Nontechnical Abstract Platelets are blood cells that play an important role in stopping bleeding after injury. After bleeding stops, platelets also help the injured tissue heal. Before injury, platelets circulate in the blood stream and have a compact and round shape. This shape ensures that platelets are able to effectively interact with the blood vessel wall if injury occurs. Once injury occurs, signals at the injury site cause the platelet to change shape, going from small and round to spread and star-shaped. This shape change in response to injury is critical for platelets to both stop bleeding and then help to repair the damage tissue after a clot forms. The research component of this project focuses on the development of a new material that mimics the ability of platelets to change shape in response to injury. The developed materials will be tested for their ability to change shape in response to injury signals and for their ability to stop bleeding and improve healing. This proposal will also focus on community outreach in the state of North Carolina. The goals of the outreach component of this project are to increase awareness and support for biomimetic materials engineering. Biomimetic materials are materials that mimic certain aspects of natural systems, such as the materials described in this proposal that mimic platelet function. The outreach goals will be achieved by designing new materials for K-12 summer camps and day camps and by giving talks at local museum events.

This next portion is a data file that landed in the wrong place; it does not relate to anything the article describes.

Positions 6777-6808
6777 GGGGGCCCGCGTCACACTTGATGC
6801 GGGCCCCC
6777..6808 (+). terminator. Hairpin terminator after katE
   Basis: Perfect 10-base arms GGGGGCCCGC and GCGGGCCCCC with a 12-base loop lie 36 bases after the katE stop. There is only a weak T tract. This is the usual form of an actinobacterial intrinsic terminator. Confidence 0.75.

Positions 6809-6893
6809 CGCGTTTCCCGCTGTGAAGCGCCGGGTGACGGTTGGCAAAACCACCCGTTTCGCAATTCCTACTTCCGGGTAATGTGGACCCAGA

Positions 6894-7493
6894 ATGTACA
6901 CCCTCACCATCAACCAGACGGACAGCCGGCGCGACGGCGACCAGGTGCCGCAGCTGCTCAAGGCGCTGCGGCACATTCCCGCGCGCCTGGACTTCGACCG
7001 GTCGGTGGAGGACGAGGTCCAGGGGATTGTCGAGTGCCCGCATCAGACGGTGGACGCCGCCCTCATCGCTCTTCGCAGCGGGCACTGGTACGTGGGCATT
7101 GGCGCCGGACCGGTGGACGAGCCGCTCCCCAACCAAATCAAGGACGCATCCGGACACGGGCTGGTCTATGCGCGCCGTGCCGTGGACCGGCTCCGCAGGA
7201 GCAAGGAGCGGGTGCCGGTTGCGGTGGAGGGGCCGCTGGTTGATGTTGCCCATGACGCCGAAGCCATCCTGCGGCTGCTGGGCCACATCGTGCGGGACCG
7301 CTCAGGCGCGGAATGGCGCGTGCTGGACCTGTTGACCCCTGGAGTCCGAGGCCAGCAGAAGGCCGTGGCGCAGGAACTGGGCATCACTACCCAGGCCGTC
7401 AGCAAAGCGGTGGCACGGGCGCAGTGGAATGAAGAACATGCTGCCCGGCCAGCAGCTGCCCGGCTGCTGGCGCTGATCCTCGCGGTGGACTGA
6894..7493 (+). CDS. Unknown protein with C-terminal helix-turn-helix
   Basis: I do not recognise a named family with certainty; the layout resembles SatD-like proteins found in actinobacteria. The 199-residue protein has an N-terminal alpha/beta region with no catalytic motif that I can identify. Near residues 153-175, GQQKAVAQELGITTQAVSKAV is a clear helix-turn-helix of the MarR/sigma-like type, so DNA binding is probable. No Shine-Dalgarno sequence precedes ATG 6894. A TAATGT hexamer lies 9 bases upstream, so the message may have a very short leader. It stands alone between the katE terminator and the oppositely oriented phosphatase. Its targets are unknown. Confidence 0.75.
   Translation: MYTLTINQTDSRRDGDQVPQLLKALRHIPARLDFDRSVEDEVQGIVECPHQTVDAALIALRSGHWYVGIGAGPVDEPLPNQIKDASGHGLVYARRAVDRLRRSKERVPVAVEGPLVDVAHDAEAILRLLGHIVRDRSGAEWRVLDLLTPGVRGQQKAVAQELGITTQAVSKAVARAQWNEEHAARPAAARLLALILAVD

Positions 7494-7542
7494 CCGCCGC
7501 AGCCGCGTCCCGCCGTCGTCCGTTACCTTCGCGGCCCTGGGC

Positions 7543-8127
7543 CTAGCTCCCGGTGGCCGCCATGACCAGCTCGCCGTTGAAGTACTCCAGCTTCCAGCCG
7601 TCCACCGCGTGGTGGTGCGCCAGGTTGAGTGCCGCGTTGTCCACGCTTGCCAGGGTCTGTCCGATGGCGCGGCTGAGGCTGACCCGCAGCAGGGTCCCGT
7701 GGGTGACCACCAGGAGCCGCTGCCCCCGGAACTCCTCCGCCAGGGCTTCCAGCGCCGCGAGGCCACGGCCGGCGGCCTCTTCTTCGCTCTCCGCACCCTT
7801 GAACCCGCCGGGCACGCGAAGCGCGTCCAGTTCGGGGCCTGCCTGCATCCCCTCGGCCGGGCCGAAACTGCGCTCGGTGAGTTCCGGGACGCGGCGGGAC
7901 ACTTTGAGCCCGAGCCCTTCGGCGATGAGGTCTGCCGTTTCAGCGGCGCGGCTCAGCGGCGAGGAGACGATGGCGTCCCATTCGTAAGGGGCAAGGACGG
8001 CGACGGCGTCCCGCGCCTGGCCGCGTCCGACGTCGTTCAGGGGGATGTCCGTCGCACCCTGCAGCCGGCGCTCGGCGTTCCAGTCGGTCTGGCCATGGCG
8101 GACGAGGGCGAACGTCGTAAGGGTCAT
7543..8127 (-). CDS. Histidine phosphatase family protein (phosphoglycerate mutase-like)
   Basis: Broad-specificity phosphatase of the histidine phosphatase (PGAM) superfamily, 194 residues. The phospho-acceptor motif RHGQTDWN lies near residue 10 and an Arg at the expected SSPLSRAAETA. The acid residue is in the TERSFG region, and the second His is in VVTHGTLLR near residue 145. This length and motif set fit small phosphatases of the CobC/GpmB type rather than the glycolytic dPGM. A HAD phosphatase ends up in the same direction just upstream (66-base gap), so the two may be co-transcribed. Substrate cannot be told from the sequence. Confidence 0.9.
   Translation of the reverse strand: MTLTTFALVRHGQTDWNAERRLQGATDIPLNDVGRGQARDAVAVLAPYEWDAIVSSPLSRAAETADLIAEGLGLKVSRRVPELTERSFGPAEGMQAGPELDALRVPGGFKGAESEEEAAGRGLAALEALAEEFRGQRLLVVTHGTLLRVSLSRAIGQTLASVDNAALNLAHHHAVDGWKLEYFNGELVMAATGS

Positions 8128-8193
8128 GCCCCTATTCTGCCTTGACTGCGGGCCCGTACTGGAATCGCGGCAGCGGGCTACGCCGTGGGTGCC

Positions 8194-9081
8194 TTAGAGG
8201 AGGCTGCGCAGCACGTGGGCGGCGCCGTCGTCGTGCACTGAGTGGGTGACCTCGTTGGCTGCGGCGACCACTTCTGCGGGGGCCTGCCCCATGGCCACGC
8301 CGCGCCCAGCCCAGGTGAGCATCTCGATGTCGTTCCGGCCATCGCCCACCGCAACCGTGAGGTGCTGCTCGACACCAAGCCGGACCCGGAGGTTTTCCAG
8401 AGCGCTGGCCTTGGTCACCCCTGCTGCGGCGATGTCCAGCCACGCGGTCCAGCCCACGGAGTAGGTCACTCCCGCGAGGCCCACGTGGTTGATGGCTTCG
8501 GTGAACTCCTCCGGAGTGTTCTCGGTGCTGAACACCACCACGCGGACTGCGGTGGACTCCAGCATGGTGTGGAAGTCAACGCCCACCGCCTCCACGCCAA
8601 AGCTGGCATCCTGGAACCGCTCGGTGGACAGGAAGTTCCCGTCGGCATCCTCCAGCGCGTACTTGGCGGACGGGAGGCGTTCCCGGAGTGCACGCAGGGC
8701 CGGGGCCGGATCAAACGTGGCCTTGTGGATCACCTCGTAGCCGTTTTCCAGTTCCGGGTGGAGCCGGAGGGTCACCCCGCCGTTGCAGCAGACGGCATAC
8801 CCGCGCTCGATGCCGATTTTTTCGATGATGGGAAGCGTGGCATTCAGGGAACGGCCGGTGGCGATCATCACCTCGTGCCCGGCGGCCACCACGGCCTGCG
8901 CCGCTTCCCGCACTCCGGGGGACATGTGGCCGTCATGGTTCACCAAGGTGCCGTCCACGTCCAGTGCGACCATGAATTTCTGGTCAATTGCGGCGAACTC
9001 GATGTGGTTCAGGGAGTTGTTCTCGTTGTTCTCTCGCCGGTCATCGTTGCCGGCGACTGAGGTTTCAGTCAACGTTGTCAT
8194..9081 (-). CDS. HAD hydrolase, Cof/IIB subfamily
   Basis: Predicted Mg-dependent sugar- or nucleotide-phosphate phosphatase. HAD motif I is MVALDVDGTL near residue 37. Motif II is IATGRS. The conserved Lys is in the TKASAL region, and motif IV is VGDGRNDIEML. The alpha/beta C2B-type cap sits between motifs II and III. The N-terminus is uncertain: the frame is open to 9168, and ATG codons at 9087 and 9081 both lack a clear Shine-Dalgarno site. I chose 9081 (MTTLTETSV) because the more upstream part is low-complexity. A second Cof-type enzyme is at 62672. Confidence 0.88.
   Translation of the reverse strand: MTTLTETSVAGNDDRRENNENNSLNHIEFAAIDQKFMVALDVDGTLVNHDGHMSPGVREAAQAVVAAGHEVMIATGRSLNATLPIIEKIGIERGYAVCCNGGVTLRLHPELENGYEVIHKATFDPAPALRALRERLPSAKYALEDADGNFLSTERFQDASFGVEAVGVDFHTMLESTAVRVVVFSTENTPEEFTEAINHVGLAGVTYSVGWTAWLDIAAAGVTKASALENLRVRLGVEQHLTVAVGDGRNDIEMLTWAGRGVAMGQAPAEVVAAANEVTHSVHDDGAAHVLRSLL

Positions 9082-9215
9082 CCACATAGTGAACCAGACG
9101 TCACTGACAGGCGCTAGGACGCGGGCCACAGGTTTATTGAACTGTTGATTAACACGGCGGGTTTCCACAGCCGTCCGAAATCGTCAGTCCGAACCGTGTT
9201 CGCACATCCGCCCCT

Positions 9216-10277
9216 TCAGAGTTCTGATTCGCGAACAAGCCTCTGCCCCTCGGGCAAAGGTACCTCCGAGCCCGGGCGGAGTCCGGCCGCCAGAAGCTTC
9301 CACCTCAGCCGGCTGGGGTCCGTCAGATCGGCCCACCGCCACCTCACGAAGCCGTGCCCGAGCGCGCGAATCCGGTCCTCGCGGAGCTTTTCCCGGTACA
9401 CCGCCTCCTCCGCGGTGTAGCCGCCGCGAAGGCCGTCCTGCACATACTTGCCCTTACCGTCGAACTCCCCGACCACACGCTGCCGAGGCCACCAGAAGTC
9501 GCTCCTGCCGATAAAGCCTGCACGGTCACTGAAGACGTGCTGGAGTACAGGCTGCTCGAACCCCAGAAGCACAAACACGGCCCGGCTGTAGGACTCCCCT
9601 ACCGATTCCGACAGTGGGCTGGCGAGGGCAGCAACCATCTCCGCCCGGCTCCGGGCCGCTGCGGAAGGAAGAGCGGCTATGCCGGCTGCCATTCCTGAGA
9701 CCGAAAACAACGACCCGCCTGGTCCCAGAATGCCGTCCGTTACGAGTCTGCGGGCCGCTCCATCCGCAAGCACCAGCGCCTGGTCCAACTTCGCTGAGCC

Natural platelets are pivotal to hemostasis and tissue repair, and platelet shape change in response to thrombin at the wound site is critical for these functions. Prior to injury, platelets display a small, round morphology that enhances margination to the vessel wall; effective margination is essential for rapid clot formation. At the injury site, thrombin activates platelets and induces a significant platelet shape change. This shape change is required for platelet-mediated clot retraction, which contributes to long-term healing. However, the relationship between wound-triggered shape change of platelet-mimetic materials and hemostatic and wound healing outcomes has not been defined. To that end, the over-arching goal of this research project is to develop a wound-triggered, platelet-mimetic microgel that, like native platelets, activates and changes shape in response to thrombin. The research objectives are: 1) Design platelet-mimetic particles that activate and change shape in response to thrombin at the wound site and define the relationship between thrombin concentrations and shape change dynamics; 2) Determine the effect of shape change on particle margination and clotting kinetics; 3) Determine the effect of shape change on clot retraction and wound healing dynamics. The outreach component of this proposal will utilize a two-pronged approach to increase awareness and support for biomimetic materials engineering in the state of NC through 1) the development of educational experiences for K-12 students and 2) participation in museum-based community outreach events. The educational component will integrate with the research component by providing students with hands-on experience with biomimetic materials engineering.
This award reflects NSF's statutory mission and has been deemed worthy of support through evaluation using the Foundation's intellectual merit and broader impacts review criteria.